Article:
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17th-century English inglenook fireplace with sheet iron hood to gather smoke and a cast iron basket for the wood fire

An inglenook (Modern Scots ingleneuk), or chimney corner, is a recess that adjoins a fireplace. The word comes from ingle, meaning "fireplace" in Old English (from Old Scots or Irish aingeal, "angel" or euphemistically "fire"), and nook.


The inglenook originated as a partially enclosed hearth area, appended to a larger room. The hearth was used for cooking, and its enclosing alcove became a natural place for people seeking warmth to gather. With changes in building design, kitchens became separate rooms, while inglenooks were retained in the living space as intimate warming places, subsidiary spaces within larger rooms.[1]

Inglenooks were prominent features of shingle style architecture and characteristic of Arts and Crafts architecture but began to disappear with the advent of central heating.[1][2] Prominent American architects who employed the feature included Greene and Greene, Henry Hobson Richardson, and Frank Lloyd Wright. British architect Richard Norman Shaw significantly influenced Richardson.[3]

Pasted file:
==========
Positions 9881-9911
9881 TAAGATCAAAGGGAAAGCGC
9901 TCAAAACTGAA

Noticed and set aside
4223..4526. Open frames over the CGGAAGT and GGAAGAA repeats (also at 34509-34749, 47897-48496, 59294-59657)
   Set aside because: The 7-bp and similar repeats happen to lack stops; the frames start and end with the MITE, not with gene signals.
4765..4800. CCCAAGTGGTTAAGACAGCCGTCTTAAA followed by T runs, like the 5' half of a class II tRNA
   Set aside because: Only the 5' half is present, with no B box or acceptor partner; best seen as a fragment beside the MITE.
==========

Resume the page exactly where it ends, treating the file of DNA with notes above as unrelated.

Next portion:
In popular culture[edit]

Inglenooks play a large role in Lucy M. Boston's first two Green Knowe novels. In John Stedelman's eponymous 1986 BBC One television adaptation of the first novel, The Children of Green Knowe (1954), Granny has her visitor Toseland (whom she calls "Tolly") "build up a blaze" each evening, before telling him a story. In episode 3, the ghost of Tolly's ancestral namesake (nicknamed "Toby") tells Tolly he and (the ghost of) his brother Alexander had joined Granny and Tolly during storytime the previous night, explaining: "I was in the inglenook; Alexander was in your chair".[4] In the second novel, The Chimneys of Green Knowe (1958), and its film adaptation by Julian Fellowes, From Time to Time (2009), the chimneys themselves play important roles. Perhaps the most famous reference[citation needed] to an inglenook in literature occurs in the final line of John Betjeman's short poem 'In a Bath Teashop', where it has been immortalised as the setting for a tryst.


  1. ^ a b Holt, Stephen. "The Inglenook: A History of Hearth & Home". This Old House. Retrieved 17 January 2012.
  2. ^ "What Was the Arts and Crafts Movement?". Historic England. Retrieved 17 October 2015.
  3. ^ Flaherty, Carolyn; Conley, Katharine (November 1980). "Cosy Corners". Old-House Journal: 178–179.
  4. ^ Boston, Lucy M. (1954 novel) & Stadelman, John (Adaptation) (1986). The Children of Green Knowe. BBC One.CS1 maint: uses authors parameter (link)